NYU Must Pay Attention to Misogynistic Culture

WSN Editorial Board

Two weeks after sexual assault allegations against Harvey Weinstein emerged, student activists of Her Campus NYU, Voices for Planned Parenthood at NYU and the Feminist Society at NYU have declared their clubs as safe spaces. Lately, it seems like sexual assault and harassment claims cannot stop arising. This, however, only reflects reality. Since the resurgence of #MeToo on social media — a hashtag created a decade ago for underprivileged victims of sexual assault who did not have access to rape centers — Twitter reported that more than 1.7 million people from 85 different countries have used the hashtag. It also adds to the outstanding amount of actresses, directors and producers who bravely shared their sexual harassment stories against Weinstein. Many women also came forward against other powerful men in the industry, proving how ingrained the culture of abuse of power and misogyny is in the film industry. NYU is home of the Tisch School of Arts, the alma mater of many current and future brilliant filmmakers and artists. This only reinforces that the university must not be silent in a moment like this. NYU must also pay attention to the type of culture it is passing on to its students to ensure that future graduates do not follow the steps of these despicable men.

When the New York Times investigation on Harvey Weinstein came up, the public was shocked. How could a successful, powerful man have abused so many women without consequences? However, artists in the industry, mainly female artists, did not feel the same surprise. Although Weinstein was fired, leaving his company on the brink of bankruptcy, he spent many decades prior without having his disgusting behavior repudiated. Inspired by these allegations, more than 300 women accused producer James Toback of sexual harassment; and, on Oct. 30, actor Anthony Rapp accused Oscar-award winning actor Kevin Spacey, who is 12 years his senior, of sexual harassment when he was 14. The recurrence of these episodes just emphasizes how powerful men’s inappropriate, sickening behavior is tolerated in the entertainment industry. Even though rape culture is present and alive in our society, it is frightening how pertinent it is in the film industry. In a medium in which artistry and talent should be prioritized, women have to go through degrading experiences to assert their spot in the industry. There is no denial that the culture of the film industry must be changed; and, there is no place better than do that than film schools.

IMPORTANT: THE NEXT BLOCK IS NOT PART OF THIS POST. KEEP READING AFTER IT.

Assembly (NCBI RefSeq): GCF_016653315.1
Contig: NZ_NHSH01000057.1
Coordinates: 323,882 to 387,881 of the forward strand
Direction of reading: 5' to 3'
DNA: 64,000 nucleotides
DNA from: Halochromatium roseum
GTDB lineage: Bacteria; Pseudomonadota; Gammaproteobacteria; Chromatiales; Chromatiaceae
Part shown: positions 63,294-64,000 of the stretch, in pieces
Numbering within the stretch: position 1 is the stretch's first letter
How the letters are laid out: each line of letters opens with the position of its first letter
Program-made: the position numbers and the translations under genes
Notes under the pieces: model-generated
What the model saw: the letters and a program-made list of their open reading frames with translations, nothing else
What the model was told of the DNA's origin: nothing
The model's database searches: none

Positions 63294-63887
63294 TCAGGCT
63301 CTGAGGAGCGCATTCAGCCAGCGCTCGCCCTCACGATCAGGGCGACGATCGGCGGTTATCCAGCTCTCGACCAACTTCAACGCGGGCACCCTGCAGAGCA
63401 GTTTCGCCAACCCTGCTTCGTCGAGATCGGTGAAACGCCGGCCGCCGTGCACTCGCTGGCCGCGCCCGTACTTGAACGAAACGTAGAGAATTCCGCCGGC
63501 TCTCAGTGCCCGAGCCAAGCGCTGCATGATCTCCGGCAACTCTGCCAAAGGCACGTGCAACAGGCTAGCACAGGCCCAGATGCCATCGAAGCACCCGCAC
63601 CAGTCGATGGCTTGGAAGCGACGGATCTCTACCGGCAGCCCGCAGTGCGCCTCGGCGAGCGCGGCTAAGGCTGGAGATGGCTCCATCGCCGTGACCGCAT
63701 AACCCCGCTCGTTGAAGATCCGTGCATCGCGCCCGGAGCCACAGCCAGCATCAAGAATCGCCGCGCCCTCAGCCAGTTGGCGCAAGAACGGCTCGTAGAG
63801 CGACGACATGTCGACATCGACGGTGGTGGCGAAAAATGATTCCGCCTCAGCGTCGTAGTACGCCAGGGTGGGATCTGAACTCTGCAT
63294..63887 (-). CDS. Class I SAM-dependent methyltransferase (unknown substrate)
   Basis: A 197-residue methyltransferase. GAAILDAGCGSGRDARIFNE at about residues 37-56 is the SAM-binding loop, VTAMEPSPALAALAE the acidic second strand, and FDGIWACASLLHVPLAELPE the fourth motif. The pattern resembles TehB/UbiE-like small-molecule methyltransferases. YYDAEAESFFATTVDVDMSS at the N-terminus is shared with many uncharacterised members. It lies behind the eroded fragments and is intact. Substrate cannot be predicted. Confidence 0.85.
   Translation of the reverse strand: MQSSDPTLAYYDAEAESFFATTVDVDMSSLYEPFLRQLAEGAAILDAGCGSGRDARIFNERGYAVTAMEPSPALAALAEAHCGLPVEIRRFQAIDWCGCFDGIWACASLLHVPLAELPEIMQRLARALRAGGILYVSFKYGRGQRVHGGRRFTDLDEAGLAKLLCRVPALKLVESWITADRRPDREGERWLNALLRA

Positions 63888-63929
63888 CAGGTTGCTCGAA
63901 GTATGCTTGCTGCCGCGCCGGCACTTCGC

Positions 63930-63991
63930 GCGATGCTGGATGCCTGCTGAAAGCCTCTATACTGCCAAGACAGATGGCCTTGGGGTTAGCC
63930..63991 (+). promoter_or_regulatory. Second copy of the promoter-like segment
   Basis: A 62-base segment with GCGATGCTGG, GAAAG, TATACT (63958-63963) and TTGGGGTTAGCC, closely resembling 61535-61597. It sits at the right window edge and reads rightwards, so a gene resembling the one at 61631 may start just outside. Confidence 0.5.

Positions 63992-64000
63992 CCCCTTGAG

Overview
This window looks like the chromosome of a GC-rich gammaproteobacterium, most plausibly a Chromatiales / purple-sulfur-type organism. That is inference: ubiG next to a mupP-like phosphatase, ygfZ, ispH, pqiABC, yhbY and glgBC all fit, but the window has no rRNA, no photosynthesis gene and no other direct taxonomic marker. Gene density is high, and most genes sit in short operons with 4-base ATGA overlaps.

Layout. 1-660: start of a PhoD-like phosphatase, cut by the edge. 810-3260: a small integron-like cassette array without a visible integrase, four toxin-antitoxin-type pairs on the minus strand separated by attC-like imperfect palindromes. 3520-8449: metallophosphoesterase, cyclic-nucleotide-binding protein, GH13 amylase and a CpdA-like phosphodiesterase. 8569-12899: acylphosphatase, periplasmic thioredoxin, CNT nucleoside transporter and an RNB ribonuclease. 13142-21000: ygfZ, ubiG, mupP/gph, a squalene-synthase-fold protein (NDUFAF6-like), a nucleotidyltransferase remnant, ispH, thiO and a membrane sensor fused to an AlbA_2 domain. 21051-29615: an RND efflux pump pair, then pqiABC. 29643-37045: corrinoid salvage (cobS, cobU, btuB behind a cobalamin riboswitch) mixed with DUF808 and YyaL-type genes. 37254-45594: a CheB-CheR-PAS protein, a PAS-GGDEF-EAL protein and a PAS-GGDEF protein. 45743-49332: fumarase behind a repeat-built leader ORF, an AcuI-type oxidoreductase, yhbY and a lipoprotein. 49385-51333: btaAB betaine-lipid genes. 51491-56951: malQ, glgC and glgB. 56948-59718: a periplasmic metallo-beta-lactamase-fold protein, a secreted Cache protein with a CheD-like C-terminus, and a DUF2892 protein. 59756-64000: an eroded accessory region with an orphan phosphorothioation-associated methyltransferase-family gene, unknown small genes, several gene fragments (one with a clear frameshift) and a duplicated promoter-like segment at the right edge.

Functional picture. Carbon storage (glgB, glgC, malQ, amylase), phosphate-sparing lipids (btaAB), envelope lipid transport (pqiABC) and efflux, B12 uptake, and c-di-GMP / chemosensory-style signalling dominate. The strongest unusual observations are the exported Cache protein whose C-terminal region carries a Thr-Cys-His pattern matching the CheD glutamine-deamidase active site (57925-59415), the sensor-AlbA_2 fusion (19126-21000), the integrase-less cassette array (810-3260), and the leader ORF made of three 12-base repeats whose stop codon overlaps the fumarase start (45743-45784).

In the wake of recent events, NYU must publicly denounce the tradition of powerful men preying on young and vulnerable actors in the film industry. The Tisch School of the Arts is one of the largest and most prominent schools within NYU and as such, it owes this issue attention. Tisch has both influential alumni and countless students who plan to or currently pursue careers in the film industry, and if any academic institution has the responsibility to make a statement on recent events, it is NYU. The school will undoubtedly produce innumerable actors, producers, directors and screenwriters in the future and therefore it has the power to shape the face of the industry. The system of ethics that Tisch teaches its students will stay with them throughout their careers. The school should take this opportunity to speak out and set the standard that to remain silent is to be complicit and to be complicit is unacceptable.

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